Automated ProjectionPosted: Mon 28 October, 2013
Until recently, it had never occurred to me that most multiplex cinemas have now automated their film projection rooms. I still envisioned it as either being one-projectionist-per-screen, or (at worst) one-projectionist-per-[x]-screens. The only reassuring fact from this is that I’m obviously not the only one to have not realised. (As opposed to being (apparently) the only one to never click that James the Red Engine was ‘reddy for anything’)
But no, it turns out you’re very lucky if there’s a projectionist at all. It’s all programmed, automated, and generally human-free. They have been for (at least) five or six years now, apparently.
I don’t know why it hadn’t clicked for me, because looking back it makes total sense. If you’ve got a 16-screen cinema that is (apparently) only staffed by four spotty teenagers and a manager or two, why on earth would you expect it to then have 16 projectionists? (Or even 2, one per eight screens)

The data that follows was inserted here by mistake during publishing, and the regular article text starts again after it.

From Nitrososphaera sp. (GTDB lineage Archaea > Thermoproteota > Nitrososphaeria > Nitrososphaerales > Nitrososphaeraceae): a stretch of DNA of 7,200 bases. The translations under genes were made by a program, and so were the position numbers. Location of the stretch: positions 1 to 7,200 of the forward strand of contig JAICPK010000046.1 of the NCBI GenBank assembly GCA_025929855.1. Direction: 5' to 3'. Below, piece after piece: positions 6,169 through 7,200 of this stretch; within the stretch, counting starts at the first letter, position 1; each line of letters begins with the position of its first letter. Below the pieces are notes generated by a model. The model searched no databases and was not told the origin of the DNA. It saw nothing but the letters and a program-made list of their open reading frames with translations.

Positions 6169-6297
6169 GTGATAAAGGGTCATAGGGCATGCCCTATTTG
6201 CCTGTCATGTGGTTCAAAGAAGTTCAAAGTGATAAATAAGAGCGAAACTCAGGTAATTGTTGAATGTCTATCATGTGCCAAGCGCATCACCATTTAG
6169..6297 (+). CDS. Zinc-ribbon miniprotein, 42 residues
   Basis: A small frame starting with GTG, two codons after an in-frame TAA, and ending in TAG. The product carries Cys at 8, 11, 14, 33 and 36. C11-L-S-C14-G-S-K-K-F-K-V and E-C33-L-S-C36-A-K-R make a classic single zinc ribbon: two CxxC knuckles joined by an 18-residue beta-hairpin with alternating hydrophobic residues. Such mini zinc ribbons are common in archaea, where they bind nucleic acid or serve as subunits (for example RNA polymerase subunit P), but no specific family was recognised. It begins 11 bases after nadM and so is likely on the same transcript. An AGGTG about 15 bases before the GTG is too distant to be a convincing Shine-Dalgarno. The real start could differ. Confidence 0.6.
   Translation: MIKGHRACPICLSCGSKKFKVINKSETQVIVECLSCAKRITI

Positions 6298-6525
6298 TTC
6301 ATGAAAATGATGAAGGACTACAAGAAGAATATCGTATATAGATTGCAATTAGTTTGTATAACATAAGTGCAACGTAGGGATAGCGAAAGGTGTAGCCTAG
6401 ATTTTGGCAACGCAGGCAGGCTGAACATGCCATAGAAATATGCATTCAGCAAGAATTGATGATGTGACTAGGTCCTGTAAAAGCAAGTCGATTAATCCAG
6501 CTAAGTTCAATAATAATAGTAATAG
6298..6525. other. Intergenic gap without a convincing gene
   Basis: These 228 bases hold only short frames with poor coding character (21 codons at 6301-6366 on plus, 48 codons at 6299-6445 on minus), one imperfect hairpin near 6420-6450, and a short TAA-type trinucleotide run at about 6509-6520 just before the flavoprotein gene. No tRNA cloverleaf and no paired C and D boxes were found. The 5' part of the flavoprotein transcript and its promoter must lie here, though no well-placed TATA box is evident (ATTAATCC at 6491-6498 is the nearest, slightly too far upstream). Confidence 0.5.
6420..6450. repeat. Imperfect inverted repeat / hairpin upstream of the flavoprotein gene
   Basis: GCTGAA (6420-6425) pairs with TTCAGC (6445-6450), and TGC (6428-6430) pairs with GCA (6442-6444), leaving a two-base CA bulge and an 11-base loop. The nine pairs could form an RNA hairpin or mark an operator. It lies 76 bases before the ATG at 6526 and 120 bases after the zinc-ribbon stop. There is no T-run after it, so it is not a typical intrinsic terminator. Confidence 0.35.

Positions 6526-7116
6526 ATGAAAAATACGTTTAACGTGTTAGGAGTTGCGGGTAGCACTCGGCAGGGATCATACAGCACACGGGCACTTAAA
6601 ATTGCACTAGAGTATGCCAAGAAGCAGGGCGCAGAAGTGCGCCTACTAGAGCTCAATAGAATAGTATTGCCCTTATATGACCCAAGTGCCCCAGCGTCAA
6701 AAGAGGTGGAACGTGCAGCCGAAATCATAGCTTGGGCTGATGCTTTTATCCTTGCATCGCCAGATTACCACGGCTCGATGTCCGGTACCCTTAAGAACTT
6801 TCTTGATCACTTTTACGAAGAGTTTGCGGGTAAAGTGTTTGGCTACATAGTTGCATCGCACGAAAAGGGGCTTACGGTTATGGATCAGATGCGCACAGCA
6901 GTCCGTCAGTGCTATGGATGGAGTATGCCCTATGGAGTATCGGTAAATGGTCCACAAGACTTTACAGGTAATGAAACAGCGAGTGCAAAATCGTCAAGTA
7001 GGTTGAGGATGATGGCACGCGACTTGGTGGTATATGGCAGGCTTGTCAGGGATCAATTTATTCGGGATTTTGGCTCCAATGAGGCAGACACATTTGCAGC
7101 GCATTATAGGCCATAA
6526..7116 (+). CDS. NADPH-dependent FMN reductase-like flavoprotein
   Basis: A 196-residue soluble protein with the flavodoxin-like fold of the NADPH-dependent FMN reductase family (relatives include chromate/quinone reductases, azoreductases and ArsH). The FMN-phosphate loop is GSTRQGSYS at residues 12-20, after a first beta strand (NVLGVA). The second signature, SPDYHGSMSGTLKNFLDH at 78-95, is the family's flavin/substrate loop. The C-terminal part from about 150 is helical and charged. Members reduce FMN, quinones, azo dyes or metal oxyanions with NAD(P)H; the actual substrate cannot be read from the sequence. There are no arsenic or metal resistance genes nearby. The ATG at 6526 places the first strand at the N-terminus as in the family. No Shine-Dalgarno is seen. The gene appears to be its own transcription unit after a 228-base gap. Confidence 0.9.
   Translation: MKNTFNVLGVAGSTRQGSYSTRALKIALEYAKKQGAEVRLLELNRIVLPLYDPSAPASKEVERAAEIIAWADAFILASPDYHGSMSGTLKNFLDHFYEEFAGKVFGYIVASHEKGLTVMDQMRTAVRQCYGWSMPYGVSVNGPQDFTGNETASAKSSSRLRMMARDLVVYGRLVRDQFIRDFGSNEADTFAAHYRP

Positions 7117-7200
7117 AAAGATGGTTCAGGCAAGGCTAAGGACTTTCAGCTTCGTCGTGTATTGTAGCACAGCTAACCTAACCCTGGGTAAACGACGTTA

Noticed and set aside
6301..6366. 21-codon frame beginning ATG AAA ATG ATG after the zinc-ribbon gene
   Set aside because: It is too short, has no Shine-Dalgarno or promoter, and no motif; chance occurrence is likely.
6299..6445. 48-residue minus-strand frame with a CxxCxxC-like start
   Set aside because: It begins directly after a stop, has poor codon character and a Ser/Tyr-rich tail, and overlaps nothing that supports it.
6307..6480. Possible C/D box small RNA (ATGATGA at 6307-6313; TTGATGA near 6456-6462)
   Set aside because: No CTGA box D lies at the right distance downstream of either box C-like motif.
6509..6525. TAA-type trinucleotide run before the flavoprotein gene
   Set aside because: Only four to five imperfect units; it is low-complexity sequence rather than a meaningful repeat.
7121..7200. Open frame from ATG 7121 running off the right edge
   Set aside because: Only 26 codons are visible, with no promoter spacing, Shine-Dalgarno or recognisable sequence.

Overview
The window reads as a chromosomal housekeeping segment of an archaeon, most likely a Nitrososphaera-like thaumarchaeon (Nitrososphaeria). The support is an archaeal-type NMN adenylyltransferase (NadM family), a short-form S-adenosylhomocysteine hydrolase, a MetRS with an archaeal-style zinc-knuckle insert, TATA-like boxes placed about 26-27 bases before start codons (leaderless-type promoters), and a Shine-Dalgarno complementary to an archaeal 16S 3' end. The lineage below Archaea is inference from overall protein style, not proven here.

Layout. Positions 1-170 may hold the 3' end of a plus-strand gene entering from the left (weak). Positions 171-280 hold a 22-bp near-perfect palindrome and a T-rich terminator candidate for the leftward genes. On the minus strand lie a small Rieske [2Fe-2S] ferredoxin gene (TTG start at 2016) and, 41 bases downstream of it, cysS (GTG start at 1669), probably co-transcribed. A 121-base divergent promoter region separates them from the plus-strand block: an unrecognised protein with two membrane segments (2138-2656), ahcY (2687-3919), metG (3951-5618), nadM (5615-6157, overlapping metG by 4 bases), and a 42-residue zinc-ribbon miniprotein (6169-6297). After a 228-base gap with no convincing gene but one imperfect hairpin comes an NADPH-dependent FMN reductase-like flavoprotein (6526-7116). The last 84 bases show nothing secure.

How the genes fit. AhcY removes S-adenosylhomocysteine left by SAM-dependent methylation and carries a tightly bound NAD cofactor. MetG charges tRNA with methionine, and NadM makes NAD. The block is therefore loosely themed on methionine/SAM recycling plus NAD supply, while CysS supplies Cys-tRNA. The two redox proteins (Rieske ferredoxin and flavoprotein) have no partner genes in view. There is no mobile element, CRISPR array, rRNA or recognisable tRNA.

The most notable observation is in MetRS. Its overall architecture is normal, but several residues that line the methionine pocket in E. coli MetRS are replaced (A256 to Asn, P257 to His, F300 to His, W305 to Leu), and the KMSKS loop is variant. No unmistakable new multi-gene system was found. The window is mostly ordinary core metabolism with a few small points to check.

What this does mean though, is that if there’s a fault in the showing, no-one knows about it unless you go out and tell someone. There’s no-one in the room at the back, checking the quality. It’s all done automagically.
I’ve been in a couple now where the projection/showing has gone a bit tits-up – one with no sound, one where everything had a weird pink overlay to it. Both times the rest of the audience has sat there bitching, but still done nothing else, assuming (I assume) that the projectionist would “just fix it”. I just go out and let a member of staff know it’s kippered, which gets things fixed.
I wonder if the cinemas should actually do more to let people know about those changes though?